Introduce Your Kids to Stargazing
Be a space explorer! August is a great month to introduce kids to the wonders of astronomy. If you’re good with staying up late (9 p.m. or so), head to the backyard after dark. Prefer to honor regular bed time? Visit an observatory, planetarium or space center to explore during waking hours.
August Stargazing Events
Perseid Meteor Shower
This amazing show occurs as Earth passes through debris left by the Swift-Tuttle comet; this year, the display will be at its peak on August 13. Find a viewing area away from city lights and look to the northeast to spot meteors. Hard Labor Creek State Park is hosting a Perseid Shooting Star Party on August 12-13 or head to Victoria Bryant State Park on August 12 for A Walk to the Stars.
Saturn at Opposition
A planet is at opposition when it is directly opposite the sun. On August 26-27, Saturn will beat its brightest and easy to spot in the night sky, rising in the east at sunset.
On September 23, the sun will shine directly on Earth’s equator, creating equal amounts of day and night across the world. It also marks the first day of fall.
Full Blue Moon
During the August 30 blue full moon, the moon will be around 222,043 miles (357,343 km) from Earth, making this supermoon the closest and brightest of 2023.
Observatories and Planetariums
Dr. Ralph L. Buice Jr. Observatory
Part of Fernbank Science Center, the observatory houses a 36-inch Cassegrain reflector beneath a 30-foot dome. It’s open to visitors on Thursdays and Fridays from 9-10 p.m. Take in an immersive show at the museum’s planetarium (check the website for dates and times).678-874-7102. 156 Heaton Park Dr., Atlanta. fsc.fernbank.edu
North Georgia Astronomical Observatory
Located at the University of North Georgia, this state-of-the-art observatory is open to the public Wednesday-Friday at 9 p.m., weather permitting. 706-867-2037. Day Dr., Dahlonega.ung.edu/observatory
Georgia Tech Observatory
Visitors can view the sky through a 20-inch diameter telescope and hear astronomy faculty discuss the stars on view. Check the website for public viewing dates.404-385-1294.837 State St., Atlanta. astronomy.gatech.edu
Located at Tellus Science Museum, the observatory features a 20” telescope and a seismograph that detects earthquakes. It’s open for special events and workshops; check the website for dates. Daily shows at the Bentley Planetarium take visitors on a trip through the solar system and beyond. 770-606-5700. 100 Tellus. Dr., Cartersville. tellusmuseum.org
Road Trip: Space Centers in Georgia and Beyond
How to View Stars
Special equipment isn’t required –many stars and planets can be seen with the naked eye. For a closer look, now’s the time to dig out that telescope in the back of the kids’ closet. No telescope? Binoculars are a great way to begin a stargazing hobby without a big investment. They’re lightweight and easy for beginners to use. Wait for a clear night and set up your stargazing “observatory” – spread an old blanket in the yard so kids can lean back and catch the view. Fill a plastic or inflatable wading pool with pillows for a cozy spot, or grab a couple of lounge chairs.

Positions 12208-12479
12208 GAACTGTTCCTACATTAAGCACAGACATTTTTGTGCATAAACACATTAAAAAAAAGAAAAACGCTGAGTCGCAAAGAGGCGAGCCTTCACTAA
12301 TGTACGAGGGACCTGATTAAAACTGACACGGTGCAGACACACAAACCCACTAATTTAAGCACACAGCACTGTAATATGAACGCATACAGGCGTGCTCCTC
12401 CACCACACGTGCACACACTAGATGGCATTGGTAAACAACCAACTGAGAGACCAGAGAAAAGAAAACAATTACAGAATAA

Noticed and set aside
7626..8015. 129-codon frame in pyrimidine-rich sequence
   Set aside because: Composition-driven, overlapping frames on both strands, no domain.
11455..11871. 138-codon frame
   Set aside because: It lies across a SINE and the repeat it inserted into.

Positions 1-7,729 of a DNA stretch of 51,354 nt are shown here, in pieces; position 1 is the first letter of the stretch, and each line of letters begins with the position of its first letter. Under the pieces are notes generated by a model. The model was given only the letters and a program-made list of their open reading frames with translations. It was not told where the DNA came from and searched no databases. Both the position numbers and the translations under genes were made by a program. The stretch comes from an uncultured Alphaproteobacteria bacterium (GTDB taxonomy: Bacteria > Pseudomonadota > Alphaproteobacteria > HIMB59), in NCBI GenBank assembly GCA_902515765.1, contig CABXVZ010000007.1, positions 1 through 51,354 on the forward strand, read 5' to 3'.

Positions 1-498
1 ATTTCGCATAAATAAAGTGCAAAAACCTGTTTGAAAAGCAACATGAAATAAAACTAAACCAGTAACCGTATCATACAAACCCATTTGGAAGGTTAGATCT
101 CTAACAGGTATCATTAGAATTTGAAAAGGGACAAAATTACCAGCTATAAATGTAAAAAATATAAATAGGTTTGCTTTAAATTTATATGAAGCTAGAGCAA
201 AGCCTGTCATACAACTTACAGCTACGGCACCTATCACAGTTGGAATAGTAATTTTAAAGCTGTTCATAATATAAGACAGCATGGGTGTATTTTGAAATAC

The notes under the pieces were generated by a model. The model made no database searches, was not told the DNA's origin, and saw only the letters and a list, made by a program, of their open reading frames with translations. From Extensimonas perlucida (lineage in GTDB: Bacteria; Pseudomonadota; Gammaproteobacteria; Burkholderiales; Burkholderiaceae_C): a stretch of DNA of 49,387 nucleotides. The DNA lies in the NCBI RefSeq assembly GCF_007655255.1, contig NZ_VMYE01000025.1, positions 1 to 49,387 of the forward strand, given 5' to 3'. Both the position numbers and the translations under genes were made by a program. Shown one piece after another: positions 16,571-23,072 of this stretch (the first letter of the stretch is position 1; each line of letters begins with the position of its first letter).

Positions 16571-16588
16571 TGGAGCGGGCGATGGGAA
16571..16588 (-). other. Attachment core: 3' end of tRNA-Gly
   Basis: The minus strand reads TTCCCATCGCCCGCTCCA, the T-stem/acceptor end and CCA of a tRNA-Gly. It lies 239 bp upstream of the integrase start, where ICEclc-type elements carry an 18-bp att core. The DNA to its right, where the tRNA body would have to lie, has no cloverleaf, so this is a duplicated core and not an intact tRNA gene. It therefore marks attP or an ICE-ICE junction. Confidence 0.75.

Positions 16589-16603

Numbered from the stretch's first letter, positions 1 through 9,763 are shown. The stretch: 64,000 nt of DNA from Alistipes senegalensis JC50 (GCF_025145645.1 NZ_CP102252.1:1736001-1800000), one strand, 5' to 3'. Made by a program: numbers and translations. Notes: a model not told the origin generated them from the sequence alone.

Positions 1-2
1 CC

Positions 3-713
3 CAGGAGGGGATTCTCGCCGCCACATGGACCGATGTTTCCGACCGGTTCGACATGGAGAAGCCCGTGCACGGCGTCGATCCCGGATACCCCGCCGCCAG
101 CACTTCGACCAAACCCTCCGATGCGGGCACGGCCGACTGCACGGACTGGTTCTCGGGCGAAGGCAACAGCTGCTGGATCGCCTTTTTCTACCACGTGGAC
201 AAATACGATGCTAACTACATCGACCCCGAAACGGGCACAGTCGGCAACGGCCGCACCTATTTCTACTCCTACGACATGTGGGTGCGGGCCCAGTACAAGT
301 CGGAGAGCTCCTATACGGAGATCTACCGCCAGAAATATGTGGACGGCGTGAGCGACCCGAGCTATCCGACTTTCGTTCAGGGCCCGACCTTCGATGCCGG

Before you head outside, learn a little about the night sky. Understanding the phases of the moon, the constellations, and why planets move will help make sense of what you’re seeing. Consider joining an astronomy club or organization; it’s a great way to connect and learn. The Atlanta Astronomy Club has regular meetings, viewing events and learning sessions.
A stargazing app can be a big help when checking out the night sky. Hold your tablet or phone in any direction, and you’ll see a road map that pinpoints the location of stars and planets. These apps are available at the Apple App Store and Google Play.
Night Sky: Use your mobile device’s camera to spot celestial objects of all kinds, day or night. Includes night sky quizzes and detailed internal views of planets.
SkyView: Identify stars, planets, galaxies and even passing satellites. Learn facts about space and set alerts for upcoming viewing events.
StarWalk2: View stars, solar systems and galaxies; an augmented reality setting and 3D constellation diagrams provide detailed views.
Atlanta Astronomy Club. This local organization has regular meetings, viewing events and learning sessions.
NASA Kids’ Club. Games and fun facts, at-home STEM activities, news on NASA missions, videos, interviews from the ISS and more will get kids excited about space.
National Geographic Kids Passport to Space. Kids can explore the solar system through photos, stories and videos; test their skills with space games and quizzes, and learn“weird but true” space facts.
EarthSky. Daily updates on what to see in the sky, from comet appearances to planet viewing. Educational articles and videos explain new research and discoveries.
Constellation Telescope: Make a play telescope with a paper towel roll. Paint and decorate the empty tube and use downloadable constellation cards from kidsactivitiesblog.com for fun viewing, day or night.
Meteorite Crispy Treats: Take these cosmic snacks on your next stargazing trip – stir chopped candy bars into the basic recipe for marshmallow crispy treats. Mold into balls and roll in sprinkles or colored sugar.
Dimensional Moon Art: Mix white paint and flour to make a thick paste. Trace a circle onto a piece of craft paper and use the paint to create the moon’s textured surface. Decorate the paper with stars, meteors and more! Find complete instructions at iheartcraftythings.com.
Constellation Jar: Cut a rectangle from a disposable cake pan to line the inside of a glass jar. Use an awl or nail to punch holes for the constellations. Add a battery-operated mini light and enjoy the glow! Visit designmom.com for full instructions.